Sport

Whither Women's cricket?

Experts look to schools for sustainability

BY SANJAY MYERS Observer staff reporter

Sunday, August 26, 2012    

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DESPITE recent successes in regional competitions, local officials close to Women's cricket believe more can be done to develop the sport across the island.

The Stafanie Taylor-led Women, holders of the 50-overs title, also copped the inaugural West Indies Cricket Board (WICB) Women's Twenty20 (T20) crown after narrowly defeating Trinidad & Tobago at Sabina Park last week.

However, team manager Dorothy Hobson is not entirely satisfied with the progress made over the years.

"There has been a slight move forward, but I personally think that the board of the Jamaica Cricket Association (JCA) and the WICB need to pay closer attention to what's happening to the Women's game," Hobson told the Jamaica Observer after the T20 final.

Hobson, a former national player, urged the relevant authorities to introduce a female cricket competition in high schools and called for closer links between the traditional clubs and the Women's game.

"Certainly now the game needs to be introduced into the high schools. I think the current (under-developed) state will remain as it is unless it gets into the schools.

"More needs to be done at the club level. When I played we had Women's teams attached to clubs like Melbourne, Kensington, Lucas and so on. I think we need to get back to that," the manager said, while lamenting the limited preparation for the national team.

"There needs to be regular training sessions and regular camps. We need to have scouts going around the country looking to see any talents emerging. They (the JCA) need to pay more attention to development programmes for the Women.

"For example, in Jamaica the (national) team had six days to prepare (for the T20 tournament) so in that context the team did extremely well to reach the final and win," Hobson said.

Dudley Bryan, a long serving JCA director, said while there have been improvements over the years, he is not "fully satisfied with how the game has developed" and charged that more needs to be done if "more players from Jamaica are to be rated among the best in the world".

Meanwhile, the Women's national head coach Cleon Smith told the Observer that anything short of implementing a workable succession programme by the JCA would leave him "disappointed".

"We have a professional unit here. We have a very wonderful set of ladies. Still, the JCA have to look at a development plan. They (the players) are still young but at the same time anything can happen so there has to be a plan in place. I would be disappointed if that is not put in place for younger girls coming up," he said.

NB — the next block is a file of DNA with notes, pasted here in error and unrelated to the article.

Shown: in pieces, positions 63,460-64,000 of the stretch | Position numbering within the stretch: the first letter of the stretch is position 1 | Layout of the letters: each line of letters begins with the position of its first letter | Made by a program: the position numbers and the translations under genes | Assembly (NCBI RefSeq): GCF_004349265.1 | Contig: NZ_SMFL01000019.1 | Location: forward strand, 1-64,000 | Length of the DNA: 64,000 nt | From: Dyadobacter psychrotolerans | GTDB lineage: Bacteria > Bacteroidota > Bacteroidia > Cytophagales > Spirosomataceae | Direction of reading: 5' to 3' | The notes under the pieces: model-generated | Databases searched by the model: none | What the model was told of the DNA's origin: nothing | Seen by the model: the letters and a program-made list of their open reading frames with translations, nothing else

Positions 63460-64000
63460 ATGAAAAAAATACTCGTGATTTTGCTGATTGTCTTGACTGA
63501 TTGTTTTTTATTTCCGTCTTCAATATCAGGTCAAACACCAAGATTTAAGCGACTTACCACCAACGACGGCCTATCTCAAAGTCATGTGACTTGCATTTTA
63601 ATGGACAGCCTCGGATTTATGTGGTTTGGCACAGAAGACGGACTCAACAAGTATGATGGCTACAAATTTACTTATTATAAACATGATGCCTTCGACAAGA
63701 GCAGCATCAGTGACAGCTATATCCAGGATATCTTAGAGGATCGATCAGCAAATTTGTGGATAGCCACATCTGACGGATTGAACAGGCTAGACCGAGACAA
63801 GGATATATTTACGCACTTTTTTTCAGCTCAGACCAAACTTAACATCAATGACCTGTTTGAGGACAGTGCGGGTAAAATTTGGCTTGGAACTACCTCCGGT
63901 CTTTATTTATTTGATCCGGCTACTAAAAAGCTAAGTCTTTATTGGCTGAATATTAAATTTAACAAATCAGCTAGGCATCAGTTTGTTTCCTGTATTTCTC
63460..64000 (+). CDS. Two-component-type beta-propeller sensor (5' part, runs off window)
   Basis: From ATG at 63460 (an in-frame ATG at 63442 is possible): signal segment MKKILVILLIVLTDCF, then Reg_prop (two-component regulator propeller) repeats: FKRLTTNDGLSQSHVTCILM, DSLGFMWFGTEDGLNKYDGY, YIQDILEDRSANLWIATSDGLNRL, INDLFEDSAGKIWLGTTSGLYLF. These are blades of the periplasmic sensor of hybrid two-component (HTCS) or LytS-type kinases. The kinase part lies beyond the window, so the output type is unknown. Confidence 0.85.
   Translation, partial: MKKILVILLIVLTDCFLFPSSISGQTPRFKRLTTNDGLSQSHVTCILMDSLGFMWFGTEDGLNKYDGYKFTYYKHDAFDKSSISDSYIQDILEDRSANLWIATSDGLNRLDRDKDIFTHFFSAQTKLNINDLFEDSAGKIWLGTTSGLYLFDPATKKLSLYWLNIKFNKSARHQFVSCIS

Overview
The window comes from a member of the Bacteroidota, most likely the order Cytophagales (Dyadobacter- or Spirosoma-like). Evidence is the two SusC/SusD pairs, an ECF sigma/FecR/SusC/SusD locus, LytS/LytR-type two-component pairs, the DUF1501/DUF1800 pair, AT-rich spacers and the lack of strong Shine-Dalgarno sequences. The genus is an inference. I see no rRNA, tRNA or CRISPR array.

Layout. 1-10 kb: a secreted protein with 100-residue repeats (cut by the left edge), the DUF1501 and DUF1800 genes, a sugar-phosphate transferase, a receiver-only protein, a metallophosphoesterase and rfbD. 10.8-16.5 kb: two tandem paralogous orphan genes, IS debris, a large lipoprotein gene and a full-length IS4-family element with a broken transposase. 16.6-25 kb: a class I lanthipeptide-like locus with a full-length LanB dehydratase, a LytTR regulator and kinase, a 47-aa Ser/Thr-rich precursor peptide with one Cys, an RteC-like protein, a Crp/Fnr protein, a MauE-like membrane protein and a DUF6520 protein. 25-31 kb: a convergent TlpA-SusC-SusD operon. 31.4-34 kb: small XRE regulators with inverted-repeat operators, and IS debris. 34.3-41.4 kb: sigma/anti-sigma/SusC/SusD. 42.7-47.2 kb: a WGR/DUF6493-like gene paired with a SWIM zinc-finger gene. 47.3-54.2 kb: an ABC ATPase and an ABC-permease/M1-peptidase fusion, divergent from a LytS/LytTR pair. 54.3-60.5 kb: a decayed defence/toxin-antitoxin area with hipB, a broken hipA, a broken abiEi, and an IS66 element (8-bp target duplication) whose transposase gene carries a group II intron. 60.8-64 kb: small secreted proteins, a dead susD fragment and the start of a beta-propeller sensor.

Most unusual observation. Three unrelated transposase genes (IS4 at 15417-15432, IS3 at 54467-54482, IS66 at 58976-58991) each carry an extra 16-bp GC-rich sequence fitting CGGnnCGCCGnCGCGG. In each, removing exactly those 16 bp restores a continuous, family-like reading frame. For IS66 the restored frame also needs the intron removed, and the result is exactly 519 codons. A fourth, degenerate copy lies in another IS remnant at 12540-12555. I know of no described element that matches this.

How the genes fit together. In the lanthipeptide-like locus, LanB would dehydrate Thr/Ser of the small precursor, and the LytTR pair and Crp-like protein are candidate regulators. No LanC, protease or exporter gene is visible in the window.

Local cricket boss Lyndel Wright praised the achievement of the Women and conceded that proper infrastructure and a high schools' competition need to be implemented to maintain the success.

"Our ladies have made us really proud. They are always a part of our programmes and I'm sure this (T20) win will enhance that. We will have to see how well we can extend and have ladies' cricket played at the schools. And yes, we also have to look at the domestic point of view," he said.

In 2010, Paul Campbell, then the head of the JCA told this newspaper that they were in talks with the Inter-Secondary Schools Sports Association (ISSA) to pioneer a female cricket competition at that level.

When contacted yesterday ISSA competitions officer George Forbes confirmed that the JCA made contact, but added that lack of funding has been a challenge.

"Over a year ago they (the JCA) intimated some interest in us having a girls' competition but we don't have the funds for it. If they can provide the funding and the girls are willing to come out and play we have no problems in helping to put things together," said Forbes.

The JCA president hailed the recent partnership with Hotel Four Seasons in staging the local Women's T20 competition, but pleaded for other entities to provide support.

"Special thanks to Hotel Four Seasons, because they have helped in a really positive way with our local Women's competition. We would like to improve the Women's programme... (but) of course one would recognise the importance of finance in all of this. We need financial support for our programmes. We need sponsors to come on board," Wright said.

Given the association's history of struggling to attract sponsorship there remains only a tiny glimmer of optimism among the country's many cricket watchers that the Women's game will readily get the boost that is needed.

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